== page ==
It might appear convenient that the psychological effects of long-term space travel fuel Jo's research mission on the station, but Constellation creator and writer Peter Harness — who boasts Doctor Who, Wallander, McMafia and The War of the Worlds on his resume — could never be accused of valuing neatness over depth. Unravelling the show's debut season with patience and deliberation, and with Joseph Cedar (Our Boys), Oliver Hirschbiegel (Unwanted) and Michelle MacLaren (an Emmy-winner for Breaking Bad) directing, he's dedicated to ensuring that the series intensely ruminates on the liminal. Constellation is about disorientation and transition, about the space where being too much of something and not enough of another smash and clash, and about coping with realising that life is always what happens in-between — as well as the fact that sometimes that truth applies more literally than others.

As a thriller and a mystery, Constellation names Jo's daughter cannily; tumbling down the rabbit hole is a solid parallel. Viewers won't spy cakes and bottles labelled "eat me" and "drink me", but there are pills and supplements. No one goes chasing a walking, talking white bunny; however, a rabbit toy does feature, and clinging onto what Jo knows is real is just as elusive. While there's no Tweedledum and Tweedledee, Bud Caldera (also Banks) mirrors much about Henry, except that he's now working the sci-fi convention circuit. And although cries of "off with her head" are absent, the dismissals from those around Jo about what's happening with her perception is its own equivalent.

Alice in Wonderland comparisons were always going to fit a story about curiouser and curiouser minds pursuing wild adventures, then endeavouring to reclaim their footing. At times, especially in remote lodgings in freezing woodland, the dark fairy-tale vibe beats stronger. But again, even when Constellation dances with fantasy like it's clutching onto a waltz partner — and does the same with eeriness as well — the series never stops being grounded in human bonds, emotions, yearnings and existential concerns. As the reality of both being alive and facing mortality, the urge to understand our place in the cosmos and the sheer enormity of the universe thrum throughout the show regardless of whether it's in space or on land, each is always brought back to people, rather than remaining mere concepts.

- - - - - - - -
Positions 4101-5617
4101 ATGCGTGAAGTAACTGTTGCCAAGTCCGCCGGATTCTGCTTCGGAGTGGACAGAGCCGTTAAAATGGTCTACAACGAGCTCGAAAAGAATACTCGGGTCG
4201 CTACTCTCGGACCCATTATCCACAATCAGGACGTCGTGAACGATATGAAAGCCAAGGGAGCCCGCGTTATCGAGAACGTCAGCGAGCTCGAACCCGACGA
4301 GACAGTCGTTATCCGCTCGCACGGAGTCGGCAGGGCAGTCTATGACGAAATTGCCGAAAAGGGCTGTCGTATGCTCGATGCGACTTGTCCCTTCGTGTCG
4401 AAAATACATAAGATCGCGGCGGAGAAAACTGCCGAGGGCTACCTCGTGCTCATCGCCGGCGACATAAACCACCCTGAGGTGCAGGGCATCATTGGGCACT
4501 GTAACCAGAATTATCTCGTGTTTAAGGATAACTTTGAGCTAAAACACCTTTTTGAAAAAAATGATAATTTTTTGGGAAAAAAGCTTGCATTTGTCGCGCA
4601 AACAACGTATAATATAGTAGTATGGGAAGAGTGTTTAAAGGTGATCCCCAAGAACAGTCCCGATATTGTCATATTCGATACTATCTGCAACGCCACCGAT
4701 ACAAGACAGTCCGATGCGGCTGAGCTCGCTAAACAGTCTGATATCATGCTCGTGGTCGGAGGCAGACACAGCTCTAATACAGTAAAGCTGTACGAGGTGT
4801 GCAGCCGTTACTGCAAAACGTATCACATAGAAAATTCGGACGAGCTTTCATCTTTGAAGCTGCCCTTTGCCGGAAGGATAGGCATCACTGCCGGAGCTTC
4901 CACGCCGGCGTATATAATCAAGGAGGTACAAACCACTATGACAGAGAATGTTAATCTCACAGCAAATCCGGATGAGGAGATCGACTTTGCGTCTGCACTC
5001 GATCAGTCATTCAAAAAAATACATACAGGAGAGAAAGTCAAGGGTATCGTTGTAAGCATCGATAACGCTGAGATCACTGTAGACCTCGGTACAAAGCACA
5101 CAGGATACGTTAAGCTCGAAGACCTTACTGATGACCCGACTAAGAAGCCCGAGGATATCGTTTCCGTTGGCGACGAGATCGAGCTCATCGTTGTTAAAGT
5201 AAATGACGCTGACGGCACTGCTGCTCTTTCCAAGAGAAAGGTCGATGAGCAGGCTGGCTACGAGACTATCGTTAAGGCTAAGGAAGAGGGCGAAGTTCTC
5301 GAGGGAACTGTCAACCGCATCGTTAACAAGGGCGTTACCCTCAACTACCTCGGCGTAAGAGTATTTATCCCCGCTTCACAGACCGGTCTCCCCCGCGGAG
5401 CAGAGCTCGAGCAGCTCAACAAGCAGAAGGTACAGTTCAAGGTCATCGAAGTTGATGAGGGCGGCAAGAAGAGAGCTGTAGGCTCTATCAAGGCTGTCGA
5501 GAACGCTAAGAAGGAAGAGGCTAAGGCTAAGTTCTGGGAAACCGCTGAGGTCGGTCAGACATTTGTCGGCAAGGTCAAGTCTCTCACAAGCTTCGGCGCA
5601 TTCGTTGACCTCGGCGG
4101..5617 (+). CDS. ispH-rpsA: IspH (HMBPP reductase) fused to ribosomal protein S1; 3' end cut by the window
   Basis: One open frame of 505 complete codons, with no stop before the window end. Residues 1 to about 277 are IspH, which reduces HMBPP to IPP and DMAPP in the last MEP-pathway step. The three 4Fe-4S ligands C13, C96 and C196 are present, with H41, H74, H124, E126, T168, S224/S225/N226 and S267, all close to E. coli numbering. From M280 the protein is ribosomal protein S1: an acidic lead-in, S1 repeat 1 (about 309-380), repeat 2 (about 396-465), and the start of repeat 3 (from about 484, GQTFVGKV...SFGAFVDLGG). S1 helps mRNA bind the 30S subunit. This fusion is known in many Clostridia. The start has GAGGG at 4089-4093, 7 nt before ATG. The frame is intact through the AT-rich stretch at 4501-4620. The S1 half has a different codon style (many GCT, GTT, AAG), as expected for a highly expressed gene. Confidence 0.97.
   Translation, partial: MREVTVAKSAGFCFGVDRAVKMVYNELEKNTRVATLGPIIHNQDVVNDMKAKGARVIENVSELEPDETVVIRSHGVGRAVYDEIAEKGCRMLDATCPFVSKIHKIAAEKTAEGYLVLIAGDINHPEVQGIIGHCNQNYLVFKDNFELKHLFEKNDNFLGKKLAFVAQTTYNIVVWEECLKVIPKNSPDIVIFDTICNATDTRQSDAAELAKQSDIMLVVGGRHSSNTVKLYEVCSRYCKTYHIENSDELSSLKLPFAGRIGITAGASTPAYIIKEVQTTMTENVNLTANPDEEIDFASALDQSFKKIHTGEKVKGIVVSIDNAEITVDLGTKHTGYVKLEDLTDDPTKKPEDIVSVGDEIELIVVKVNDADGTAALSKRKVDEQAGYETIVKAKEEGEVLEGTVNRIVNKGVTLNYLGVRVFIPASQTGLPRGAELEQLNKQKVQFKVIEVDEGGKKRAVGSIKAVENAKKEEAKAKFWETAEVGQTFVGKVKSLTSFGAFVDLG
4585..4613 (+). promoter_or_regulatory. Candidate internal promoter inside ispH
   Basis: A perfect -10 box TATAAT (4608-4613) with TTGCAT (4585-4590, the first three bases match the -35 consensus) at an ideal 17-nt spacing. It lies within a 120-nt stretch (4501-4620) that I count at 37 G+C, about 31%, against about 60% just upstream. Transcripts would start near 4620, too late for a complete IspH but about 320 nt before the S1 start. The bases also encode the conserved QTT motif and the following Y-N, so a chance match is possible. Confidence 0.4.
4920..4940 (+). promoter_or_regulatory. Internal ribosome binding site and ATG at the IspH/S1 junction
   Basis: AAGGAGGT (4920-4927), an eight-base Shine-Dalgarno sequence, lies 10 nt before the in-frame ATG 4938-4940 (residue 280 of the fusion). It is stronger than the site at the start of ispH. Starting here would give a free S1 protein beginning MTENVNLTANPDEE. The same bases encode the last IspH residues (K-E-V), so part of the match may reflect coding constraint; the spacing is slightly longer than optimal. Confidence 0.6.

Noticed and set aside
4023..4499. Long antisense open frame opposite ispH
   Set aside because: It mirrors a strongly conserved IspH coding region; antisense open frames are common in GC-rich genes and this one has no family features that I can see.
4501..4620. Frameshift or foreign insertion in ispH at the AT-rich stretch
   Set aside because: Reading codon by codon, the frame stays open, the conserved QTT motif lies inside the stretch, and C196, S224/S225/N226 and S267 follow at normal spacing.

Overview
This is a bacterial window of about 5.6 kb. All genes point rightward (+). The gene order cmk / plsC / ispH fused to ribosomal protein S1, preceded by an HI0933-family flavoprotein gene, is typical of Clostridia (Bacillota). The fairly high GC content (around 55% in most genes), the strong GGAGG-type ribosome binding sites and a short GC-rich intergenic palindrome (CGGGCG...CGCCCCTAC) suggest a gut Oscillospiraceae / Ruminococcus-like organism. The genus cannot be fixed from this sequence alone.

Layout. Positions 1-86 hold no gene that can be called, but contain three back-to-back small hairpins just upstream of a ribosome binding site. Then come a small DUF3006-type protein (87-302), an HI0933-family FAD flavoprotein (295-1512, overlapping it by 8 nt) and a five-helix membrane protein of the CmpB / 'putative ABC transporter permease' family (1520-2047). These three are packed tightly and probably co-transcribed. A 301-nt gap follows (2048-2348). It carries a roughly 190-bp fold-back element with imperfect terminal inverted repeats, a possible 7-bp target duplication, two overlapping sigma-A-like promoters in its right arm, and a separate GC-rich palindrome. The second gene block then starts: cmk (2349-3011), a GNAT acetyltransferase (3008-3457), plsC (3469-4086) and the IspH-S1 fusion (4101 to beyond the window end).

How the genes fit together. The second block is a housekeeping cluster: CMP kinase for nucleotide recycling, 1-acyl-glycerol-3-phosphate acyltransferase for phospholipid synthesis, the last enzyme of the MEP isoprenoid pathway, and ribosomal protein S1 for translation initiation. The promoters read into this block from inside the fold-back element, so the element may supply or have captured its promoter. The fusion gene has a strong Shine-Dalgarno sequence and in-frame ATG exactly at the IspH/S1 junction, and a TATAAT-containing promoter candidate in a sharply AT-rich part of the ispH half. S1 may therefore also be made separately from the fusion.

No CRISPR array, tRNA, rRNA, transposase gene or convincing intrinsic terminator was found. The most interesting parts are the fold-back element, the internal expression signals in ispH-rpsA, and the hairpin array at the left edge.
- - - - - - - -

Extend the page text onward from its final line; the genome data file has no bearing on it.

Rapace, Banks, both Coleman sisters and Sukowa are especially instrumental in anchoring Constellation's twists, turns and big-thinking ideas in the show's characters — and making it so compelling. It isn't just as slickly made as Apple TV+'s fellow excellent recent sci-fi series Severance and Silo, then, and as gripping in its mysteries, but as rivetingly acted. Banks, doing double duty after over a decade as Breaking Bad and Better Call Saul's Mike Ehrmantraut, is particularly emblematic: that there's a chasm between what we want to comprehend and what's around us gleams in his eyes as both Henry and Bud, while his twin parts equally demonstrate how differently it glints from person to person.

Check out the trailer for Constellation below:

Constellation streams via Apple TV+ from Wednesday, February 21. Read our interview with Jonathan Banks.

Published on February 22, 2024 by Sarah Ward
Tap and select Add to Home Screen to access Concrete Playground easily next time. x